Damien Hurst apparently got an “E” in art class at school and despite various problems he has had in his life, he is reputedly the Financially Wealthiest artist. Apparently Damien is worth over £200m.

Not music to my ears…

The educational specialist Sir Ken Robinson has talked about meeting Sir Paul McCartney and asking him the question “Did you enjoy music at school?”
Sir Paul replied “No. My teacher said I wasn’t any good.
Ken also enquired whether George Harrison enjoyed music at the same school in Liverpool.
No.” was the response.
So Sir Ken went on to state “Is it fair to say that a music teacher in the 1950’s in Liverpool had half the Beatles in their class and never realised their potential?

Depending on the rich list you Google, Sir Paul McCartney’s net worth at the age of 73 is estimated at over half a billion pounds. So it’s safe to say, the person in charge – his music teacher – got it a bit wrong.

There’s only one Damien and one Sir Paul who were both trend setters and exceptions to the norm, so what about us in our day to day careers?

Marketing in a Magazine

In the City where I live, the financial business district had a magazine that promoted and informed the companies located in that BID area. I was reading the magazine the one day and spotted a double page spread written by the office head of a large law firm. So what was the main item he was talking about?
Was it the work they’re doing with the council? Perhaps some national or international clients they had recently acquired?
What did the head of the firm want his existing clients, competitors in the surrounding business district and potential future clients to know?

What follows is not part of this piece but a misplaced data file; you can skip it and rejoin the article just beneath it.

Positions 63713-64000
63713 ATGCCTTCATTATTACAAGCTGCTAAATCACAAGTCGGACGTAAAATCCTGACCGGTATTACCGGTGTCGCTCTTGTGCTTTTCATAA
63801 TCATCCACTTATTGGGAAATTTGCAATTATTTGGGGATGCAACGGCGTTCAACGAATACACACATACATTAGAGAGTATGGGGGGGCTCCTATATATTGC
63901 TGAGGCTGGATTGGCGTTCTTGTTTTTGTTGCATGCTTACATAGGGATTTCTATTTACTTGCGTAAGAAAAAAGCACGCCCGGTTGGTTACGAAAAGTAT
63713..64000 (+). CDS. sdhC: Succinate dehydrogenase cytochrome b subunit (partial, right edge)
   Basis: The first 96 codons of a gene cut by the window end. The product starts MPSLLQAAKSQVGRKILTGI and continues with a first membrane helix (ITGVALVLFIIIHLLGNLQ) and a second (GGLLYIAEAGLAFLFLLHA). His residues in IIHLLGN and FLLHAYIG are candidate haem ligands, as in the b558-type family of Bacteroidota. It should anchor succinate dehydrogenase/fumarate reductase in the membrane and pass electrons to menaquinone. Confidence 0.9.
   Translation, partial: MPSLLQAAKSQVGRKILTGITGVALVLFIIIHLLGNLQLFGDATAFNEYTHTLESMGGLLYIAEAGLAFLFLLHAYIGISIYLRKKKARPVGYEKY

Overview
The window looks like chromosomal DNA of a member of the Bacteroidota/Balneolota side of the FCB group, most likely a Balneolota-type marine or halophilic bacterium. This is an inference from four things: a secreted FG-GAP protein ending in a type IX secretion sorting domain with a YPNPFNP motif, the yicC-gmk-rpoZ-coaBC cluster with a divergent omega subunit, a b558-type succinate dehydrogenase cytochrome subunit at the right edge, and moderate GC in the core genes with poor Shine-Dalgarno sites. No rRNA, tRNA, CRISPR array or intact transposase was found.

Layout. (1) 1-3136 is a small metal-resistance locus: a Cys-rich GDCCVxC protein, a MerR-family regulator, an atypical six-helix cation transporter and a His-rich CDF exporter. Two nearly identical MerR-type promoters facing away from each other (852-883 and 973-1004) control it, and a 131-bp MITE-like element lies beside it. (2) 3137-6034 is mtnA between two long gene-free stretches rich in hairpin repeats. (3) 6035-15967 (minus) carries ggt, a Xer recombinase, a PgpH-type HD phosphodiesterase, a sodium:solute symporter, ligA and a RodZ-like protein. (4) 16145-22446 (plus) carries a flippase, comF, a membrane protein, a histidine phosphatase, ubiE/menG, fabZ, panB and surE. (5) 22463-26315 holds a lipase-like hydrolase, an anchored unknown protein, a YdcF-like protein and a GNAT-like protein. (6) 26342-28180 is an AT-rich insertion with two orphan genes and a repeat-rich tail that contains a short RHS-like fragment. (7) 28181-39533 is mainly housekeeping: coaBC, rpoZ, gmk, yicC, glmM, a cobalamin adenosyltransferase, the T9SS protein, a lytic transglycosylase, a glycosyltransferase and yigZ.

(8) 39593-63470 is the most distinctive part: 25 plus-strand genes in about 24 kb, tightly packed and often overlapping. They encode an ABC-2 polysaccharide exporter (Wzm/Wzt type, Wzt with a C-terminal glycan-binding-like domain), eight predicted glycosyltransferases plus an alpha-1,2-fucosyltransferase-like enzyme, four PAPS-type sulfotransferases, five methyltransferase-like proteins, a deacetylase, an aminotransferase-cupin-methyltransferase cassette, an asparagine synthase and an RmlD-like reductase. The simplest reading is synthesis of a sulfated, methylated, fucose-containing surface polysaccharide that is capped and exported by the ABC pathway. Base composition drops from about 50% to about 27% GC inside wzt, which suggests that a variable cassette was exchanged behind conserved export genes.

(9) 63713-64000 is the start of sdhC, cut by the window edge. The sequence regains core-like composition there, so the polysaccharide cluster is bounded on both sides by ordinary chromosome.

Apparently something they were very proud of. Something that was very good for three compelling reasons:

  1. It got his staff out the office for a few hours every month away from their desks and screens.
  2. The scheme was great for the community members they were working with.
  3. Obviously it was great PR through CSR as he wanted everyone to know.

So what was it?

The school reading scheme that I had battled to keep going with half a dozen committed and caring people several years before. The scheme had sadly finished in my previous company sometime after I had left. Fortunately, it had been taken over by someone clever enough and caring enough at that law firm.

You’ll have times when your line manager doesn’t see what you see.

You’ll have times when your board or committee won’t have the same vision that you do.

Keep going if you know it is right.

But, how do you know if it is right?

Firstly, if you feel it’s pushing at your existing comfort zone.
Secondly, can I suggest you honestly ask yourself all of these four questions:

  • Is it good for me?
  • Is it good for my organisation?
  • Is it good for the clients I serve?
  • Is it good for my wider community?

[This last question is too often missed. If tax avoiding corporates or most in the banking sector had asked this last question then maybe their brand perception would be very different].

Even though when you know what you are doing is best, it may take years before a senior leader you respect in your sector directly or indirectly endorses your work.

Having the self-resilience to keep going certainly isn’t easy, but perhaps you’ll sleep a little better at night knowing what you’re doing is right.

Matthew Broomhead
“Raising the level of Business Skills in Britain”
Creator of Broomhead Business Channel

Permanent link to this article: http://www.matthewbroomhead.co.uk/how-to-know-when-its-right/